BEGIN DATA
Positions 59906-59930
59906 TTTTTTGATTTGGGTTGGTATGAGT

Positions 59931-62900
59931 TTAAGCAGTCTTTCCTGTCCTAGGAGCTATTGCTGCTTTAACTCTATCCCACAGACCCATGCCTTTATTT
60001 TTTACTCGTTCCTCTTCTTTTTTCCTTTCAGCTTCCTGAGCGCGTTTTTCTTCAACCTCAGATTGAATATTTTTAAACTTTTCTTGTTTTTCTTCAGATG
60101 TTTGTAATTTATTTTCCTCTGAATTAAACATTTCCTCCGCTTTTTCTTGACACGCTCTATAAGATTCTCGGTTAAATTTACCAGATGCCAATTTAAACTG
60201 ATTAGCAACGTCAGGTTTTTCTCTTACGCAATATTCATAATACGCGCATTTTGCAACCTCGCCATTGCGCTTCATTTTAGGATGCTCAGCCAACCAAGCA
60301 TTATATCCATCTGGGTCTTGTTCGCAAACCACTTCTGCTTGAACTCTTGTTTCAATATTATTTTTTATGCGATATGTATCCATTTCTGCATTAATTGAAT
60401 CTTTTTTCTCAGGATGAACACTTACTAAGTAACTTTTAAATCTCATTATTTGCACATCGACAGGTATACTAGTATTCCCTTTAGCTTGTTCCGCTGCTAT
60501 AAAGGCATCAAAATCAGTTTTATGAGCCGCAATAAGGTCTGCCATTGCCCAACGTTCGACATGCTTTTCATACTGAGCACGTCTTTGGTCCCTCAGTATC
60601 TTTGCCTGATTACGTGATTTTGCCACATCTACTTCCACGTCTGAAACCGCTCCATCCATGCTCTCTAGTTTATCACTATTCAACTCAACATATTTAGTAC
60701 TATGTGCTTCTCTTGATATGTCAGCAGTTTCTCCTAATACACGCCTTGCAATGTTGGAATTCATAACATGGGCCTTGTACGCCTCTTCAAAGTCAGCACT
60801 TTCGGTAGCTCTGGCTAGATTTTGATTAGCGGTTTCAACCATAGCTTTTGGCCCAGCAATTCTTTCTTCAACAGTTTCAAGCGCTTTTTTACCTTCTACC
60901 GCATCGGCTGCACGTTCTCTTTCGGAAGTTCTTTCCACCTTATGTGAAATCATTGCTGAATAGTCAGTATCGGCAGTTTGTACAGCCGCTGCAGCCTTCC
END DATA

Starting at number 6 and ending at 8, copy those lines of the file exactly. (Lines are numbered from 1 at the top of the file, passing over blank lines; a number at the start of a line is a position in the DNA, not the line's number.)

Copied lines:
60101 TTTGTAATTTATTTTCCTCTGAATTAAACATTTCCTCCGCTTTTTCTTGACACGCTCTATAAGATTCTCGGTTAAATTTACCAGATGCCAATTTAAACTG
60201 ATTAGCAACGTCAGGTTTTTCTCTTACGCAATATTCATAATACGCGCATTTTGCAACCTCGCCATTGCGCTTCATTTTAGGATGCTCAGCCAACCAAGCA
60301 TTATATCCATCTGGGTCTTGTTCGCAAACCACTTCTGCTTGAACTCTTGTTTCAATATTATTTTTTATGCGATATGTATCCATTTCTGCATTAATTGAAT